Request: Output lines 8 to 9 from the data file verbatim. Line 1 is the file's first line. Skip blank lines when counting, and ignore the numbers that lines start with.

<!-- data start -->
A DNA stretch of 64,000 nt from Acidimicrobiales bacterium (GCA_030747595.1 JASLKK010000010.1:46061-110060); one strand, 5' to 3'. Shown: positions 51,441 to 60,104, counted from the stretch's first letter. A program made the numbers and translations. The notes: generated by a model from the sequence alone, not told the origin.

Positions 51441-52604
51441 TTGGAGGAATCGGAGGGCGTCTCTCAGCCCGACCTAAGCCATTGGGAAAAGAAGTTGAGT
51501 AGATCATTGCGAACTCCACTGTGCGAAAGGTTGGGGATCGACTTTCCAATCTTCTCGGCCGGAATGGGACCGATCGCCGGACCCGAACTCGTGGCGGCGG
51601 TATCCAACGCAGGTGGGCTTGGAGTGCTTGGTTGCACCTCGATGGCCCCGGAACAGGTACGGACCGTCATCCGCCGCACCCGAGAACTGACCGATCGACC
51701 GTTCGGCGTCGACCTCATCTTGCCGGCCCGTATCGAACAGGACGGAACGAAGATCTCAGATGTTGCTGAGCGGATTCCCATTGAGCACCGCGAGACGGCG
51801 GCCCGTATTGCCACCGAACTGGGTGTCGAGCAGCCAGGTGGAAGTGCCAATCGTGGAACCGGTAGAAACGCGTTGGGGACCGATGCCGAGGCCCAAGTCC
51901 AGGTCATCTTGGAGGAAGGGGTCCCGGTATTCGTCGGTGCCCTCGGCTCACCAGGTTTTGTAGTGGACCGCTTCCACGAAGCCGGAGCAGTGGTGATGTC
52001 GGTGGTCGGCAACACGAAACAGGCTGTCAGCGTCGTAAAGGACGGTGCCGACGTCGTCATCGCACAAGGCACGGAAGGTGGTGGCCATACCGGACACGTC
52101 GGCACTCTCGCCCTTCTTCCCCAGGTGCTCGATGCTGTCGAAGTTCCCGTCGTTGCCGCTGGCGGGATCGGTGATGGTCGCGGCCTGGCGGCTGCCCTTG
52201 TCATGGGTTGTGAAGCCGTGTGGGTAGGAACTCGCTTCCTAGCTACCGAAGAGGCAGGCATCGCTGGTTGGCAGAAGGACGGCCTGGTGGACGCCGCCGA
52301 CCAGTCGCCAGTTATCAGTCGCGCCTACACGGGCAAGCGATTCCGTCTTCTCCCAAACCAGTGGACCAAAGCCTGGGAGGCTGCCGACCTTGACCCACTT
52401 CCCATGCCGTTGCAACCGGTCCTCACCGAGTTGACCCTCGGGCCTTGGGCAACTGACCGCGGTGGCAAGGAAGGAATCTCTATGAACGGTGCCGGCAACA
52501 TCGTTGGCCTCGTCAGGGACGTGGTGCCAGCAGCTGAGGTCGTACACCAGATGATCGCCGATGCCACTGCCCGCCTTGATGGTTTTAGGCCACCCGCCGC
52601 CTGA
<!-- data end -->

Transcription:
51901 AGGTCATCTTGGAGGAAGGGGTCCCGGTATTCGTCGGTGCCCTCGGCTCACCAGGTTTTGTAGTGGACCGCTTCCACGAAGCCGGAGCAGTGGTGATGTC
52001 GGTGGTCGGCAACACGAAACAGGCTGTCAGCGTCGTAAAGGACGGTGCCGACGTCGTCATCGCACAAGGCACGGAAGGTGGTGGCCATACCGGACACGTC